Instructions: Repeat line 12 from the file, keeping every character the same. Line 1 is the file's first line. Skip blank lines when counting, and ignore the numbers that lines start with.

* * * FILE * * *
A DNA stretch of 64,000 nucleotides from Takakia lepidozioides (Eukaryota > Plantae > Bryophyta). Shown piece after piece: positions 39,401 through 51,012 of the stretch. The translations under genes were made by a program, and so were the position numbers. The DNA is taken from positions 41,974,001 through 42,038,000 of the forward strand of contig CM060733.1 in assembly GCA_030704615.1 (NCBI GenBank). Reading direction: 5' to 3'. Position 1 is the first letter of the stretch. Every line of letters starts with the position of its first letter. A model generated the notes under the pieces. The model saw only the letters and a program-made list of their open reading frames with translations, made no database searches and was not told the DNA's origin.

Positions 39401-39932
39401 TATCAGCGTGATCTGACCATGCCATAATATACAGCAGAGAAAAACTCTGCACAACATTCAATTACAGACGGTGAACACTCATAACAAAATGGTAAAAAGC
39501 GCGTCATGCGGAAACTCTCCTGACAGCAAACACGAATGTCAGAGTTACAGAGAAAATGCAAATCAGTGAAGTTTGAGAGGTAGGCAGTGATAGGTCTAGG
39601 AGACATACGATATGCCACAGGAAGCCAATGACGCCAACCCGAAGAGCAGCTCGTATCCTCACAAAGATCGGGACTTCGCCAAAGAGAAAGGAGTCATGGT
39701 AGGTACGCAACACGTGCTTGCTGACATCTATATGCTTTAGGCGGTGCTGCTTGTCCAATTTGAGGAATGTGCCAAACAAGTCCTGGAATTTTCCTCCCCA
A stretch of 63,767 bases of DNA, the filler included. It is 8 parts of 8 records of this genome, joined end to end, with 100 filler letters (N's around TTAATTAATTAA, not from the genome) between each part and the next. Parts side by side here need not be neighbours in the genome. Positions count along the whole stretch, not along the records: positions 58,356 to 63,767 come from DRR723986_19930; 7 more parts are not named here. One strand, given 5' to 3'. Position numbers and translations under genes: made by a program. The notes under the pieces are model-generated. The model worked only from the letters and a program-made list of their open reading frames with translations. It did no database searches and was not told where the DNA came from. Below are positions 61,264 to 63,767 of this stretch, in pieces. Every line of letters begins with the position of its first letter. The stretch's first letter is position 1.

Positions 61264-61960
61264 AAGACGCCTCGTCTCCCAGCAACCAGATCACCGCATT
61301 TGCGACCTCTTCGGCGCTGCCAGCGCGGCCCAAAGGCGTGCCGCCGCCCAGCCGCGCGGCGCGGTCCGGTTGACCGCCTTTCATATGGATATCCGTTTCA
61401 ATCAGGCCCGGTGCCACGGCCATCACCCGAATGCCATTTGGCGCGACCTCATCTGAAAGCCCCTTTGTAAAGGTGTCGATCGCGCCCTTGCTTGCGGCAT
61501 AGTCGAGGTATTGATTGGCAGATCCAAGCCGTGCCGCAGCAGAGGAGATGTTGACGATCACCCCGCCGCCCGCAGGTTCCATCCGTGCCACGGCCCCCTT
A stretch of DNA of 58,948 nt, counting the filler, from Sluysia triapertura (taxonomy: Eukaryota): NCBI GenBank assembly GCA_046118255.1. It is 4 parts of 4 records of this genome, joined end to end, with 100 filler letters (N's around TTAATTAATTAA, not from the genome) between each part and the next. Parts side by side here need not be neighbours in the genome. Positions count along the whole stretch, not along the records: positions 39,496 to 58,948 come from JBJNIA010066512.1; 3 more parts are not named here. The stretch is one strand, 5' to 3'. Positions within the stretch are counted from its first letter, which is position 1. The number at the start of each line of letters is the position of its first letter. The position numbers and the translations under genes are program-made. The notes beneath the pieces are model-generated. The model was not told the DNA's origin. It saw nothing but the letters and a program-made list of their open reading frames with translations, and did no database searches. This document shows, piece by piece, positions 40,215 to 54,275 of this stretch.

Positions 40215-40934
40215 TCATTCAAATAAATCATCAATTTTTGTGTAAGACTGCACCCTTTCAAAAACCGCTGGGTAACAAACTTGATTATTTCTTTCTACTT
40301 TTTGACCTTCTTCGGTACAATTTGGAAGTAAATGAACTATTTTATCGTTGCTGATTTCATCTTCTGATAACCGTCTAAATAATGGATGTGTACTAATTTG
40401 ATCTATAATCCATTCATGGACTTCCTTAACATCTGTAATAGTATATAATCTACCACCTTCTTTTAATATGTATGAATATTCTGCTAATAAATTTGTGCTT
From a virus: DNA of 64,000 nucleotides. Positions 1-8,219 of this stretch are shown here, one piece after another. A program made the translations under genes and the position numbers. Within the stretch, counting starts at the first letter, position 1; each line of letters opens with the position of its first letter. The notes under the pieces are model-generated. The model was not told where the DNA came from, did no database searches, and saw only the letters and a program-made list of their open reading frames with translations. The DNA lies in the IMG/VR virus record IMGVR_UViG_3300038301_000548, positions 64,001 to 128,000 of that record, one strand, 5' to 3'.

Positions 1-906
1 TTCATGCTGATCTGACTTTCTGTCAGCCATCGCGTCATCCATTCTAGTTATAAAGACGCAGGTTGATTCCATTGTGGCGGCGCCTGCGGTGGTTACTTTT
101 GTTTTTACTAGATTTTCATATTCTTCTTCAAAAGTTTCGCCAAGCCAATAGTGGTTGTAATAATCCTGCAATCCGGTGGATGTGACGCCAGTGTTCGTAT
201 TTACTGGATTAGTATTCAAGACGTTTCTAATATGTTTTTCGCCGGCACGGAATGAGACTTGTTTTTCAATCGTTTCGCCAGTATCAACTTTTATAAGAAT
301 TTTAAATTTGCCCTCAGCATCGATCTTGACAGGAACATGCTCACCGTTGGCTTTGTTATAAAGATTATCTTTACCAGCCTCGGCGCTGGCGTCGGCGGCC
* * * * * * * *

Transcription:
61501 AGTCGAGGTATTGATTGGCAGATCCAAGCCGTGCCGCAGCAGAGGAGATGTTGACGATCACCCCGCCGCCCGCAGGTTCCATCCGTGCCACGGCCCCCTT